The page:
The short 16-mile drive from Bozeman to Bridger Bowl set the tone for the unassuming base area and relaxed atmosphere we encountered upon arrival. Given that it was a weekday and it hadn’t snowed recently, the mountain felt as if it were ours for the day. Of course, a week prior to our arrival, Bridger Bowl received one of its notorious sleeper storms that had dumped 2 feet of fresh. Apparently, we’d just missed the mayhem; we’d just missed Bridger’s legendary “cold smoke.”
“Ski the Cold Smoke” is Bridger’s war cry, and is in reference to the wispy, blower powder that the area is known for. Combined with some seriously extreme terrain and 2,600 vertical feet of lift-serviced skiing, it was easy to see why Bridger had a cult following. I believe “love” was the word most locals used to describe their feelings toward the resort. This love affair may be due in part to Bridger’s private non-profit status, which offers open membership to Montana residents 18 years of age and older. Community donations have kept Bridger in style and even funded the new Alpine Cabin located mid-mountain.
From the base area, we boarded one of the resort’s recently updated conveyor lifts and made our way toward mid-mountain. We warmed up our legs and burned off the remainder of the previous night lapping multiple blues off the Powder Park and Alpine lifts. Riding the lift up beneath the ominous ridgeline felt like paddling out into big surf. Spread out before us stood 2,000 skiable acres, 75 trails and numerous unmarked runs.
The Schlasman lift, located near the resort’s southern boundary line, requires an avalanche transceiver to board and provides access to Bridger’s ridge terrain (the big surf). From our vantage below, we could make out a number of narrow chutes and broad bowls that spanned the 2-mile ridge. Picking out skiers in this expert terrain was difficult, as many stood cemented in their tracks in deep thought.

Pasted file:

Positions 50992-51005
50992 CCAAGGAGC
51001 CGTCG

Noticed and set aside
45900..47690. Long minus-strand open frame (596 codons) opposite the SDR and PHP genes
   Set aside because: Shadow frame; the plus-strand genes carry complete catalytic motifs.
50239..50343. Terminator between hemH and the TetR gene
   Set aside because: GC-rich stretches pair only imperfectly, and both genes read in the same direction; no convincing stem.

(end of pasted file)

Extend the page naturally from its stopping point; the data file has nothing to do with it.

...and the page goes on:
They didn't get the memo, but thankfully, ski patrol advised us against skiing the ridge due to a recent freeze-thaw, so we kept our boards in the beacon-free zone. For most of the afternoon, we lapped blacks beneath the Bridger and Powder Park lifts, finding plenty of challenging terrain off the High Traverse and North Bowl Road. Without any lift lines to speak of, we were able to ski our legs to putty before retiring to the comforts of the base lodge and Jimmy B’s Bar & Grill.
1. Alpine Cabin: New for the 2014/2015 season, the Alpine Cabin offers a modern and cozy respite from the cold with food, drink and a wood-burning fireplace.
2. Conveyor Lifts: New for the 2013/2014 season were two triple chair lifts with loading conveyors.
Jimmy B’s Bar & Grill: Get a seat between the wood-burning fireplace and the full-service bar, and let your dogs breathe for a spell. After perusing the pub-style menu, order up a regional micro-brew—it’s no surprise that the Cold Smoke Scotch Ale from Kettle House Brewing Co. is a favorite pour.